• Mortality in COVID-19 Does Not Appear to Be Driven by Liver Failure — Elevated liver function tests (LFT) are common in patients hospitalized with COVID-19, and occasionally the values are high enough to trigger clinical concern. In a fast literature update posted on May 6, 2020, Patricia P. Bloom, MD, a fellow in Gastroenterology at Massachusetts General Hospital, reviews what's known so far about the causes and consequences of abnormal LFTs in COVID-19. (5/12) 
  • Medical Grand Rounds: Unraveling the Mystery of Clotting in COVID-19 — On May 7, 2020, the Department of Medicine at Massachusetts General Hospital held its ninth virtual Grand Rounds presentation related to COVID-19. The presentation featured a panel of experts from the Boston medical community, included Mass General Hematologists Pavan Bendapudi, MD, and Hanny Al-Samkari, MD, who are investigating blood clotting in COVID-19 patients. (5/8)
  • Tracking "COVID Toes" and Dermatologic Symptoms of COVID-19 — In an interview with Healio, Esther E. Freeman, MD, PhD, director of Global Health Dermatology at Massachusetts General Hospital, discussed the COVID toes condition and explained how she is working to track all dermatologic symptoms of COVID-19. (5/8) 
  • What Kind of Lung Disease Does SARS-CoV-2 Cause? — In a fast literature update posted on May 1, 2020, Lida Hariri, MD, PhD, assistant pathologist in the Department of Pathology at Massachusetts General Hospital, reviews common histologic patterns of acute lung injury (ALI) and compares them with the available pathologic evidence in COVID-19. (5/8) 
  • Link Between Diabetes and COVID-19 Is Credible, but Clinical Implications Are Unclear — Case series consistently identify diabetes mellitus as a risk factor for severe COVID-19. In a fast literature update posted on April 28, 2020, Janaki D. Vakharia, MD, a fellow in adult and pediatric endocrinology at Massachusetts General Hospital, discusses that issue and the related question of whether having COVID-19 makes diabetes presentations more severe.(5/7)
  • Study Reveals the Risk of COVID-19 Infection Among Health Care Workers — In an analysis of information from the U.K. and U.S., frontline health care workers had a nearly 12-times higher risk of testing positive for COVID-19 compared with individuals in the general community, and those workers with inadequate access to personal protective equipment (PPE) had an even higher risk. The study, which was conducted by a team led by researchers at Massachusetts General Hospital, King’s College London and Zoe Global Ltd. is available in medRxiv. (5/5)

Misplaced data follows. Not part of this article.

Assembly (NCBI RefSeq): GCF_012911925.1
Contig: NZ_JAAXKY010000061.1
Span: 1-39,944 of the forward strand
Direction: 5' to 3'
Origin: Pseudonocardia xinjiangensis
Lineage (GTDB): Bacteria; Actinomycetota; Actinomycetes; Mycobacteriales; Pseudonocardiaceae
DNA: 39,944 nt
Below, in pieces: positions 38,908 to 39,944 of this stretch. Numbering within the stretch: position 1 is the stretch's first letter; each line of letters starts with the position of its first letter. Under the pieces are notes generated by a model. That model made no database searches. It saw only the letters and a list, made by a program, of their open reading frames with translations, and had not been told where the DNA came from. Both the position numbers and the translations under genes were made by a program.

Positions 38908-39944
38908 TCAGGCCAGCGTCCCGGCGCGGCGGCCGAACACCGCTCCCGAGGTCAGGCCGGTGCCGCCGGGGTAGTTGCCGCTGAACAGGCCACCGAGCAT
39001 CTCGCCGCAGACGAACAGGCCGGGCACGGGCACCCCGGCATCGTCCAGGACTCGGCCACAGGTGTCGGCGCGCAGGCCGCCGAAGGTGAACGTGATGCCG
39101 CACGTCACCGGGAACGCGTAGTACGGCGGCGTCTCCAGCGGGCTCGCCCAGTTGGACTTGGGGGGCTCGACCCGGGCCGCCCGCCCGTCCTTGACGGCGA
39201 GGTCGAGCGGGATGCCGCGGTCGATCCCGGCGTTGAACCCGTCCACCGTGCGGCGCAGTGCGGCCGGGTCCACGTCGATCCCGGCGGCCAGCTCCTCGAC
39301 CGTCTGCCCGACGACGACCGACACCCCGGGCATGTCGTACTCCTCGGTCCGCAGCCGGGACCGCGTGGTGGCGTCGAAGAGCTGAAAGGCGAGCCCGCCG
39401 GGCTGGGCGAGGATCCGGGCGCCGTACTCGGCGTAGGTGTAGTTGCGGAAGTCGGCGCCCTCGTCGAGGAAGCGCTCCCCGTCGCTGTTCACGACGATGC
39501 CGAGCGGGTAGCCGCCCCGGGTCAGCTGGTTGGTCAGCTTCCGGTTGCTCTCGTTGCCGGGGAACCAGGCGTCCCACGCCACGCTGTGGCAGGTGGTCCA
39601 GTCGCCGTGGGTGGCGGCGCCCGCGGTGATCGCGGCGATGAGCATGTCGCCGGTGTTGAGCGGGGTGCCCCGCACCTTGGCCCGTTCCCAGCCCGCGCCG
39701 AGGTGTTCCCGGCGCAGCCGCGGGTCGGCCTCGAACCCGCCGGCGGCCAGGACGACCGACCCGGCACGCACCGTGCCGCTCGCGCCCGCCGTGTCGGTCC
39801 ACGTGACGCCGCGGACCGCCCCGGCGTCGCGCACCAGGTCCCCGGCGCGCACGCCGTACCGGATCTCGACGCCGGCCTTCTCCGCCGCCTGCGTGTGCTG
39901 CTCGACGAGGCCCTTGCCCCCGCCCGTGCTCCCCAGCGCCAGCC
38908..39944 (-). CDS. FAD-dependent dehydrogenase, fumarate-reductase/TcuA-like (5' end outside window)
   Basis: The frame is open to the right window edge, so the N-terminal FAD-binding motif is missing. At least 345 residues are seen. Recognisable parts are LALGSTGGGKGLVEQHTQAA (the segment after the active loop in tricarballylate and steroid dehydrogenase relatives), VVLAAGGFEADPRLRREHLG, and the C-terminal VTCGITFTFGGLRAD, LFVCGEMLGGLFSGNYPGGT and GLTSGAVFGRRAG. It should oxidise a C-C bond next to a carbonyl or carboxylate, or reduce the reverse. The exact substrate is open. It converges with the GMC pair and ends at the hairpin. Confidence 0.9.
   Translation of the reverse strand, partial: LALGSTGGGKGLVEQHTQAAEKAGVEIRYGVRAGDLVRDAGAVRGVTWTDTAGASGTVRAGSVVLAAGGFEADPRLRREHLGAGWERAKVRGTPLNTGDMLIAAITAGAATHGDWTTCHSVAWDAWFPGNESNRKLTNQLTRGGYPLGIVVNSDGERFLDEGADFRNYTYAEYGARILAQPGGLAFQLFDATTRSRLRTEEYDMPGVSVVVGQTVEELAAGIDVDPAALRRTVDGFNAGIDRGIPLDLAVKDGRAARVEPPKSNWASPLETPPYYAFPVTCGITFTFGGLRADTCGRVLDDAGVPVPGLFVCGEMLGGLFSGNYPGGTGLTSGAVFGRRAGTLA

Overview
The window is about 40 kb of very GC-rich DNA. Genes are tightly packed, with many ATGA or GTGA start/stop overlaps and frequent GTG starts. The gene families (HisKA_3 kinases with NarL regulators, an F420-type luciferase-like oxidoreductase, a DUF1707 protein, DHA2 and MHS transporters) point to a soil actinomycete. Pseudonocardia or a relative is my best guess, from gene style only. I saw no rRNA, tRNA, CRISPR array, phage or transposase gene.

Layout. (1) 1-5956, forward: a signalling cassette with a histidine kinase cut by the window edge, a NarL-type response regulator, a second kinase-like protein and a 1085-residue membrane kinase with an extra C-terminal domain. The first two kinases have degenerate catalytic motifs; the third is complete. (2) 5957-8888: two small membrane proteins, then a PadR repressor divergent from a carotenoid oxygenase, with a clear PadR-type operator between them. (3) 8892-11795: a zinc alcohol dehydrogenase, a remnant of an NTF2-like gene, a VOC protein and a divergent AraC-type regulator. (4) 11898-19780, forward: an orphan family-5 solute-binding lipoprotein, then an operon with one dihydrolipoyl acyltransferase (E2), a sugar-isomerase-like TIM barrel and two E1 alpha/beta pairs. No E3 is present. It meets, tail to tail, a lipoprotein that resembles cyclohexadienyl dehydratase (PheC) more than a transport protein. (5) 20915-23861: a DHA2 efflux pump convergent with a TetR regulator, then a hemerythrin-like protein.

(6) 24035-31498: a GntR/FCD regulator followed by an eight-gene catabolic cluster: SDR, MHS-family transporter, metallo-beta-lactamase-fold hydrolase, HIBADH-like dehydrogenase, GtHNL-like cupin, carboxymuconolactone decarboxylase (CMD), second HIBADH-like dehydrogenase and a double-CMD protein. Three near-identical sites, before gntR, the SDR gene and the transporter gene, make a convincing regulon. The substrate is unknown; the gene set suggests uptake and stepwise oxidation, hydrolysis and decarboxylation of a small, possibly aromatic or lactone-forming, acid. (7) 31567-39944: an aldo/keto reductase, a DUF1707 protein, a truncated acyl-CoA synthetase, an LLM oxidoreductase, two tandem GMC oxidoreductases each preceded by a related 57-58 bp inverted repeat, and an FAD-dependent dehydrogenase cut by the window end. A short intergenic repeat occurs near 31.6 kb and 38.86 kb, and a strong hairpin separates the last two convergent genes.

• Secondary Infections May Increase Morbidity and Mortality in COVID-19 Patients — In the 1918, 1957 and 1968 influenza pandemics, and the 2009 outbreak of H1N1 influenza, bacterial co-infection was a significant driver of mortality and morbidity. A fast literature update posted on April 27, 2020, discusses whether the clinical syndrome following SARS-CoV-2 infection might be partly attributable to secondary infection with other pathogens. The piece is courtesy of Alison Castle, MD, an infectious disease fellow, and the FLARE team with advisory review by Emily Hyle, MD, and Sarah Turbett, MD, physicians in the Infectious Disease Division, and Alyssa Letourneau, MD, MPH, medical director, Antimicrobial Stewardship Program at Massachusetts General Hospital.(5/5) 
  • The Ventilator: Understanding One of Today’s Most Valuable Devices — How do ventilators actually work? And why do COVID-19 patients need them? George Alba, MD, a clinician in Pulmonary and Critical Care Medicine at Massachusetts General Hospital and a researcher at the Mass General Research Institute spoke with us to answer some of these questions. (5/1) 
  • Review: COVID-19 and Neuromuscular Disorders — Neuromuscular complications of severe coronaviruses (SARS-CoV, Middle East respiratory syndrome coronavirus and now SARS-CoV-2) have rarely been mentioned in medical literature. It is possible, though, that neuromuscular complications occur and are overshadowed by systemic manifestations. Amanda C. Guidon, MD, director of the Myasthenia Gravis Clinic at in the Department of Neurology at Massachusetts General Hospital, and Anthony A. Amato, MD, of Brigham and Women's Hospital, recently reviewed in Neurology the potential neuromuscular complications of COVID-19, mitigation of COVID-19–related risks for patients with pre-existing neuromuscular disease and management of immunotherapy during the pandemic. (5/1)